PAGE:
Wednesday, August 24, 2005

SUV Resentment

Andrew Sullivan returned from his bloggatical this week and picked up the thread of SUVs and terrorism, referencing a generally good column by Fareed Zakaria in Newsweek.

Andrew is also soliciting suggestions for bumper stickers to express the frustration that many feel about conspicuous consumption of gasoline that helps support non-democratic regimes. I haven't seen anything that compares to Tom Friedman's:

"No Mullah Left Behind"

There is actually a cottage industry of anti-SUV bumper stickers, some that are intended to be placed on SUVs by someone other than their owner. Start here, or just use Google.

My libertarian streak prevents me from getting into the business of micromanaging what car people drive or how much they choose to spend on gasoline or any other private good. (Though I do confess that this chart makes me wonder why people would want to drive a fuel inefficient SUV unless they absolutely filled it to capacity.) The aspect of SUVs that does annoy me is that I believe that they impose a safety risk on the rest of us for which the owners bear no cost. Consider this fascinating paper by Michelle White of UC, San Diego. Quoting from the abstract:

The main result is that when drivers replace cars with light trucks, 3,700 additional crashes per year involving fatalities of smaller vehicle occupants, pedestrians and bicyclists occur, while only 1,400 crashes involving fatalities of light truck occupants are avoided, i.e., the ratio of negative external effects to positive internal effects is [over] 2 to 1. The paper argues that none of the existing traffic laws or institutions forces drivers of heavy vehicles to take account of their negative external effects.

You can read a digest article summarizing the paper here. If you are going to drive an SUV, you should have to drive better than if you drive a lighter car. I would support a special driver's license for people driving SUVs. Some of the possible reforms discussed in the paper and listed in that summary also make sense: "lower speed limits and more stringent driving rules for heavier vehicles, requiring that all vehicle owners in all states buy liability insurance, raising the minimum required levels of liability insurance coverage, and replacing no-fault liability systems for motor vehicle accidents with fault-based systems."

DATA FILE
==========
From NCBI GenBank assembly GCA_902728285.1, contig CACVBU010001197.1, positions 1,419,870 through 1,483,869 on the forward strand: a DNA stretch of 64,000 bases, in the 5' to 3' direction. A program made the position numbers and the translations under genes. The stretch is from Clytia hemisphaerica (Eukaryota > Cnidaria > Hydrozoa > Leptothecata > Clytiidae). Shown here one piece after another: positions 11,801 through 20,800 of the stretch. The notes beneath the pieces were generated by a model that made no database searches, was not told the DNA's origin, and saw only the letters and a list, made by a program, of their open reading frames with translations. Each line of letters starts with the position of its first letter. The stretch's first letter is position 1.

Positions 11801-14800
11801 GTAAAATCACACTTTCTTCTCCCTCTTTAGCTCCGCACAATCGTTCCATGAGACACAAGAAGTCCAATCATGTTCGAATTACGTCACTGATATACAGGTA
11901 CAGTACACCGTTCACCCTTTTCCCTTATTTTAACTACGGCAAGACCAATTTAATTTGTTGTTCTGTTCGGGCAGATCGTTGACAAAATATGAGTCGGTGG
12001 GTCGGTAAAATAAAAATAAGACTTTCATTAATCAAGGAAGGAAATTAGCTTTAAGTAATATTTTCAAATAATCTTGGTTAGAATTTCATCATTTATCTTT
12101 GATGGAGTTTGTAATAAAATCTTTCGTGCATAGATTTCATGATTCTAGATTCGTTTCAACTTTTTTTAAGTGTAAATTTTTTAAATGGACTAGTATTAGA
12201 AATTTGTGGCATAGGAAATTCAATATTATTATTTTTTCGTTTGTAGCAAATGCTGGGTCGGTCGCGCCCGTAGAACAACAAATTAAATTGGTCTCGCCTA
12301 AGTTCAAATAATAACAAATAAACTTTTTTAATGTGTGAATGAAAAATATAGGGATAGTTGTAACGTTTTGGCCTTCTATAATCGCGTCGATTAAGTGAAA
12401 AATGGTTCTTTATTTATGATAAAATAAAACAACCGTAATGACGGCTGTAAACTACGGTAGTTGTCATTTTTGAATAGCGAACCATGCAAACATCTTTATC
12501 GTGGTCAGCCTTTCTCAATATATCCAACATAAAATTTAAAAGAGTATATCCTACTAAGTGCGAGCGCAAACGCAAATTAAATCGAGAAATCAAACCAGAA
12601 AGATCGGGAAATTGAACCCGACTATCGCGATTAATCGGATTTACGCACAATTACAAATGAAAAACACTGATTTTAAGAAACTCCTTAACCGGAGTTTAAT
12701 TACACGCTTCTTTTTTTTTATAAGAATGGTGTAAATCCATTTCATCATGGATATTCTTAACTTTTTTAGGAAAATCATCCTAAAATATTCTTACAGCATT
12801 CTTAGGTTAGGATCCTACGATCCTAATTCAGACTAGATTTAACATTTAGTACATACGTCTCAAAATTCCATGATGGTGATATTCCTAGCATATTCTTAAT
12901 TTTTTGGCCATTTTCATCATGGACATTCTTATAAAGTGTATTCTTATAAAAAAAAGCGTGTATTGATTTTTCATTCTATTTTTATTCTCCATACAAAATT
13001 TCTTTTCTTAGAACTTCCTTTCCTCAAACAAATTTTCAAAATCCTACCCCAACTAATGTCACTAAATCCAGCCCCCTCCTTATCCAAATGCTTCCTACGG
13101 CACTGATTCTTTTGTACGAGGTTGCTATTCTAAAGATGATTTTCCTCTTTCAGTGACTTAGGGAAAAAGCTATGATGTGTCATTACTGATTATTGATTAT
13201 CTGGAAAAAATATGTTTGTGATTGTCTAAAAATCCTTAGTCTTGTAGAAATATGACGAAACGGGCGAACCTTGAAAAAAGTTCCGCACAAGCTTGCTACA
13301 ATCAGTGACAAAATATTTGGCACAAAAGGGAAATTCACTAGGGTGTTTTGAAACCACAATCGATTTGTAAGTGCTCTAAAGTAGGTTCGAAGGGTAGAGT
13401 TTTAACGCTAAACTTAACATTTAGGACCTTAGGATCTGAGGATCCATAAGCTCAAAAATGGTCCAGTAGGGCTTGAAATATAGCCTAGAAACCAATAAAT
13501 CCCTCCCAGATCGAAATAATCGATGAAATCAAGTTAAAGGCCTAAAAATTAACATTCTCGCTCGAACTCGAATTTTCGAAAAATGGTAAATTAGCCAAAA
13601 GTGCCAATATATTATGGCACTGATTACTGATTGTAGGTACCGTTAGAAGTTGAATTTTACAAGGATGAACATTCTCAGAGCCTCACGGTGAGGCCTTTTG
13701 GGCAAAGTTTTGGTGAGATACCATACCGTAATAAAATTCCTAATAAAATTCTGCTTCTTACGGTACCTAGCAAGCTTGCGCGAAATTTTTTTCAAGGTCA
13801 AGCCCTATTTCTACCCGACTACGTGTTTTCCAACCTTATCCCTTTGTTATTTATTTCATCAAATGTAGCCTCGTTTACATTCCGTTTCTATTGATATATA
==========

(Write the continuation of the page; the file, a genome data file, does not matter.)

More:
On the broader issue of excessive gasoline consumption and what that does in the wider world, I reiterate my basic point that a simple gas tax is the best policy. The mullahs don't care whether they get their money from someone driving an SUV 15 miles or a hybrid 45 miles--it's the same gallon of gasoline. So tax that directly and let cost drive behavior.

Other blogs commenting on this post


dearieme said...

Your conclusion is sound. A colleague ticked me off for owning an SUV, but it turns out that he and his wife drive separately to work while my wife and I cycle. We do only a small mileage in our SUV: he is the gas-guzzler, not us.

Anonymous said...

You said that "The aspect of SUVs that does annoy me is that I believe that they impose a safety risk on the rest of us for which the owners bear no cost." I'm not sure that's true. Most (all?) states require drivers to obtain insurance. Insurance companies will charge additional insurance if SUVS are inherently less safe than other vehicles. Thus, it seems that the SUV drivers are paying a higher cost for their vehicle choice.

Andrew said...

The issue is which risks get priced into the SUV insurance premium--the damage they may do to themselves or the damage they may do to others whom they meet by accident. Quoting from the digest article referenced in the post:

"However, liability for automobile damage is generally based only on negligence, irrespective of vehicle weight class. In addition, many states use no-fault systems rather than negligence rules to determine liability."

For more on what it means to live in a no-fault state, see this article.

Anonymous said...

Excellent post. Good points.

Anonymous said...

I saw that in the digest, but without seeing the methodology the author uses to reach that conclusion, I'm somewhat skeptical that the insurance industry does not price incrementally for the additional risks of SUV ownership. Granted, the insurance costs (if they do exist) aren't a full recapture of the additional risks that would correct the externality. I agree that liability for automobile damage is generally based only on negligence, irrespective of vehicle weight class, but that doesn't mean that the insurers aren't charging for more for SUV ownership - they are - ask for a quote. Good post.

Anonymous said...

Liability insurance for my diesel truck runs about 60% higher than for my 4-dr sedan, with all else being equal (driver profile, history, etc). Although it may not reflect the true difference, insurance companies are certainly aware of what happens in a 5000lb vehicle accident vs. a 2000lb vehicle.

On a side note, the mileage of the diesel is comparable to the car when driven conservatively - but that certainly doesn't stop the dirty looks at the gas pumps.

Anonymous said...

The real problem is our smaller cars don't stand up to SUV's - maybe instead of bitching about SUV's, we should expect better results from the smaller cars in crashes.

Anonymous said...